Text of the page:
Sunday, April 09, 2017

He had a row of forty medals hanging on his chest

My grandfather served in the army during the first world war. He was wounded - a bullet went straight through  his lungs - but that's about as much as I know of his service history. But while sorting out Uncle's possessions we found three of my grandfather's medals.

Two of them we presume are service medals while the other is a bit of a mystery.

It appears my grandfather was a sergeant in the army, in the Welsh regiment, presumably among those who saw action in the battle for Mametz wood at the beginning of the battle of the Somme. Husband has tried to find out more - my grandfather's number is engraved on the edge of the medals - about what action he saw and the extent of his injuries - but has drawn a blank so far.

When Husband came across this final medal and showed it to me we puzzled over it. It was awarded to John Williams for three years' attendance (ending in 1921) and good conduct at an elementary school in Liverpool. Both my grandfather and Uncle had that name.
I said, 'It can't be my grandfather's. He was in his twenties then and I never heard about him being in Liverpool. But it can't be Uncle's either as he wasn't born then.'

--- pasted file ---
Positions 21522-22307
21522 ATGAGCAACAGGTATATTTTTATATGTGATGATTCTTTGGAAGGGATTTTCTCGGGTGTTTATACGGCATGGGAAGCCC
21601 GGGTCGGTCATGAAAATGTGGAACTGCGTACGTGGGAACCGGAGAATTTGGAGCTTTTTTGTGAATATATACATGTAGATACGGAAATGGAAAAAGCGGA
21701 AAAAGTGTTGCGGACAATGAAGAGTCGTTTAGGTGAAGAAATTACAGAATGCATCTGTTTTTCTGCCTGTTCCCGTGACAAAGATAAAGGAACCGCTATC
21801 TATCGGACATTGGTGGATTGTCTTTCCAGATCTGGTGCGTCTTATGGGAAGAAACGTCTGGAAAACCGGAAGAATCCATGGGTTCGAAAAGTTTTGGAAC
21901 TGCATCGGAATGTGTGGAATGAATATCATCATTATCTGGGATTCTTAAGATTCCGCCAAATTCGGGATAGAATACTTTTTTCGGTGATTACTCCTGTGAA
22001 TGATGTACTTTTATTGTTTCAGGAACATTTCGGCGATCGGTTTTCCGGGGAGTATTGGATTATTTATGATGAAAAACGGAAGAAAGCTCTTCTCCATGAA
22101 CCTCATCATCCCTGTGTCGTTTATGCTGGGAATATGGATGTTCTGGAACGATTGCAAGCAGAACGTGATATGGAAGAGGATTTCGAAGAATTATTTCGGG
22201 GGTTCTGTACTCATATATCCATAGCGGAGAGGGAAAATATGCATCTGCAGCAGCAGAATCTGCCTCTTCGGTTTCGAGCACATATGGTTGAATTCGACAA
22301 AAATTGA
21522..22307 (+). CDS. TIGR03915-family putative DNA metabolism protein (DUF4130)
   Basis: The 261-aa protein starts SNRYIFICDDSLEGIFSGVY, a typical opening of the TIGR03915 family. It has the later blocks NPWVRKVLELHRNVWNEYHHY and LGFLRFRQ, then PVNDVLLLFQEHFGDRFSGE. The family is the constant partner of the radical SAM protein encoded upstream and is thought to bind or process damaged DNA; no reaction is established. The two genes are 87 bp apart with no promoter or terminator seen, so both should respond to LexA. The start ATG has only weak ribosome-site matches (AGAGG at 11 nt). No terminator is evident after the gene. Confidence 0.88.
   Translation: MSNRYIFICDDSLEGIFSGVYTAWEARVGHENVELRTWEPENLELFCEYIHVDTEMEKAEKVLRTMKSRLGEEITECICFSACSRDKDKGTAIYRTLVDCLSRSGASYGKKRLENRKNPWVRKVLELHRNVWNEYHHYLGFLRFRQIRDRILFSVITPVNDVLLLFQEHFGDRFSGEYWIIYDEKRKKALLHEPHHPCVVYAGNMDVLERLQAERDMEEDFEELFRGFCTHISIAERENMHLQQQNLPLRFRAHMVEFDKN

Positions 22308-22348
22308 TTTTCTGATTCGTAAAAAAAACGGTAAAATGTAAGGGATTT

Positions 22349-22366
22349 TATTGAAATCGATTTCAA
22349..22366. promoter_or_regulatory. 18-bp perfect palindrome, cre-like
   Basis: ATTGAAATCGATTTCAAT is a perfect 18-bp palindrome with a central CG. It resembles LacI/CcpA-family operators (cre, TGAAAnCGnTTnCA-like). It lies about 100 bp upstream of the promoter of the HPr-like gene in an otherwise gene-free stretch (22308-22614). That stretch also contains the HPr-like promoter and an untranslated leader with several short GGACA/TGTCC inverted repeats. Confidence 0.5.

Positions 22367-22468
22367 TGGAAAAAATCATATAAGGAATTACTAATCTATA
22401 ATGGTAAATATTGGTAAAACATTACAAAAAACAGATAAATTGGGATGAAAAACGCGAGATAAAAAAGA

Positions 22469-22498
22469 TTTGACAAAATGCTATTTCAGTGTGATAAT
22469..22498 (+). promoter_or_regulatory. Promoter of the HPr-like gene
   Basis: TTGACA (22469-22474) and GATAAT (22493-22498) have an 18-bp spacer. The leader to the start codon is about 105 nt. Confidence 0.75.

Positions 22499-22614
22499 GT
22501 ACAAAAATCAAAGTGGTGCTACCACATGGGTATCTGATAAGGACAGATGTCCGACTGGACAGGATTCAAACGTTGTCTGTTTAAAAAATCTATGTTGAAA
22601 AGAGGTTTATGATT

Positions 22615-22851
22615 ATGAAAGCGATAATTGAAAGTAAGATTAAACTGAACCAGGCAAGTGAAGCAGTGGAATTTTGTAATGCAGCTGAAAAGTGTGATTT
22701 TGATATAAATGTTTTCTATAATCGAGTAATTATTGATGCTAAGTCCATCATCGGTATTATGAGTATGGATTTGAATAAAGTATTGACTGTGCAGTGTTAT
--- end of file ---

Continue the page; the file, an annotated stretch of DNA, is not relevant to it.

The only thing we can think of (that being the royal 'we' as Husband came up with the idea) is that after the army ex-servicemen were offered the chance of an education. I don't think Husband has managed to do any more research into that yet but it seems a possible explanation. Unless there's another unknown-to-me John Williams, a black sheep of the family maybe, who's lurking around out there somewhere. No, on second thoughts, scrap that idea: all the black sheep were happily welcomed into the family fold.

So many questions that will never be answered now.

One thing we do know. When enough men enlisted from a village or town they would march en masse to the train station while those being left behind would stand along the road and clap and cheer. My grandfather got to do this twice. 
The first time he and his group marched to the station only to find the train wasn't running and they had to go home and do it again the following day.


SmitoniusAndSonata said...

My grandfather enlisted and went off to war aged 14 so took the chance to 'go back to school' after the war , too . He did maths and book keeping , both of which came in handy helping us all with our homework ... and to work out the odds at the races .

S. J. Qualls said...

How interesting and odd. Surely they wouldn't be handing out medals for good conduct and attendance to fully grown men ... The time period for those going back to school after the war is right though. Can you make out what is engraved under his name? I'm thinking Airfield something. Was he a pilot? Yep, a bit of a puzzle!

Liz Hinds said...

Ah, Sonata, I see. we must try and find out some more. I'm intrigued.

Anfield Road, SJ, the name of the school. Which must be close to Liverpool football club because their ground is called Anfield. It does seem like a strange award for grown men as you say!